Censorship prevented Shahriar Mandanipour, an award-winning Iranian novelist and short story writer, from publishing his fiction in his native country during most of the 1990s. Since 2006, he has been teaching in the United States, where he is currently a visiting scholar at Harvard. Censoring is his first major work in English translation.
The Story: An ambitious novelist named Shahriar Mandanipour is having a difficult time writing a simple love story-not due to writer's block, but because of the government censor, nicknamed Porfiry Petrovich (the detective after Raskolnikov in Crime and Punishment). Not surprisingly, his love story barely gets off the ground as he rewrites scenes and crosses out "offensive" dialogue between his would-be lovers: Sara, a middle-class university student, and Dara, a former political prisoner, who fall in love at the library, where they encode secret messages in their books. Their explorations of love in a country that forbids public interactions between young men and women play out-or don't-against the country's repressive culture and history.
Knopf. 295 pages. $25. ISBN: 9780307269782
"Some readers may find Censoring an Iranian Love Story too cute with its abundance of wink-wink tricks. But like some stylishly innovative movies (Brazil and Eternal Sunshine of the Spotless Mind leap to mind), the form is essential to the work's overall meaning." Trenton Daniel
Christian Science Monitor
"If you're looking for a tale of love triumphing over all obstacles (and by gum, are there obstacles) or a Middle Eastern Romeo and Juliet, seek elsewhere. If you like the intellectual challenge of the metafiction of J.M. Coetzee or Paul Auster, or the sheer spiraling loopiness of Charlie Kaufman films such as Adaptation, then grab a copy and prepare to enjoy a meditation on culture, modern Iran, and the power of what is left out." Yvonne Zipp
New York Times
"Some of Mr. Mandanipour's efforts to inject his story with surreal, postmodern elements feel distinctly strained (the intermittent appearances of a hunchbacked midget, in particular, are annoyingly gratuitous and contrived), but he's managed, by the end of the book, to build a clever Rubik's Cube of a story, while at the same time giving readers a haunting portrait of life in the Islamic Republic of Iran: arduous, demoralizing and constricted even before the brutalities of the current crackdown." Michiko Kakutani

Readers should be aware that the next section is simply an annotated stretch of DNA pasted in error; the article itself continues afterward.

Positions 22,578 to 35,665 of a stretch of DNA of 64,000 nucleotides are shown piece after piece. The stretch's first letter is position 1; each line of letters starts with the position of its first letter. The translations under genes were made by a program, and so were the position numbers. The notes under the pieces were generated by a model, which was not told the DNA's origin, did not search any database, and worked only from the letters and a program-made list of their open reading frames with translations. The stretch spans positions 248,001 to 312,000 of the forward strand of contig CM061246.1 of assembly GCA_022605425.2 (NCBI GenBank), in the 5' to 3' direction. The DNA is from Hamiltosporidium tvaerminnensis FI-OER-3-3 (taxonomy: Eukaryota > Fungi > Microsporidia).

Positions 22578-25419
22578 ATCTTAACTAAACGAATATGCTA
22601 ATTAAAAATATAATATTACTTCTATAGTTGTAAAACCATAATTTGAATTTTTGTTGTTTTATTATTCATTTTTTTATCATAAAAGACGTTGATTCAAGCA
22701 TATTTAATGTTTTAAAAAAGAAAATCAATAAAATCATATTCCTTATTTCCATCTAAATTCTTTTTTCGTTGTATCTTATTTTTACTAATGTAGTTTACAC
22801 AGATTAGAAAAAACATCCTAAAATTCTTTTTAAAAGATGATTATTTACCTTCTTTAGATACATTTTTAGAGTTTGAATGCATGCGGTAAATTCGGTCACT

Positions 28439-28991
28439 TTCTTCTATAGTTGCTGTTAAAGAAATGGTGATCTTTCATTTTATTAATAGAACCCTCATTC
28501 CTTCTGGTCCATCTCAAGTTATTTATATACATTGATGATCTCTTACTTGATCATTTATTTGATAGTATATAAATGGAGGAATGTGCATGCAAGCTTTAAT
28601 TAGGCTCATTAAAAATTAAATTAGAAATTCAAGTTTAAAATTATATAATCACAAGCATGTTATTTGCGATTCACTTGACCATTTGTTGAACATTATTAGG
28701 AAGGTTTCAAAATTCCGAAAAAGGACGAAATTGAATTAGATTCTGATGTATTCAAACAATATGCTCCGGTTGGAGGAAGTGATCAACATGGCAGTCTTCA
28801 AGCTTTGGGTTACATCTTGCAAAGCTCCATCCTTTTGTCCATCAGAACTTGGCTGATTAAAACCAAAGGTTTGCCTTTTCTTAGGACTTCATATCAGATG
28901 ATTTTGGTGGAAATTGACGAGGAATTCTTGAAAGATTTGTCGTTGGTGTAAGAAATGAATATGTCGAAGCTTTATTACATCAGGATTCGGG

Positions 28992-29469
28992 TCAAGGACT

"One of the great successes of this book is how thoroughly it persuades the reader that a novel about censorship could not help also being a novel about fiction-making; and it thus brings a political gravity to a fictive self-consciousness sometimes abused by the more weightless postmodernism. ... One problem with the form of the novel, however, is that Mandanipour's unofficial authorial commentary is soon of greater interest to the reader than the official love story." James Wood
Critics agree that Censoring is a tour de force-for the right reader. The novel is not a traditional love story; rather, it is a postmodern metafiction that, with its convoluted narration and literary high jinks, reminded a few of Charlie Kaufman's film Adaptation (with nods to Barthes and Borges). Readers become privy to Mandanipour's crossed-out lines, which provide a sense of the country's strict edicts. But even without the additional lines, Censoring is powerful in its exploration of Islamic repression and tyranny. The New Yorker and others commented that despite the author's inventive portrayal of censorship, the novel as a whole is too self-conscious and clever in its execution. But perhaps that is the point: as the author's fictional alter ego makes clear, "publishing a love story in Iran is not a simple undertaking."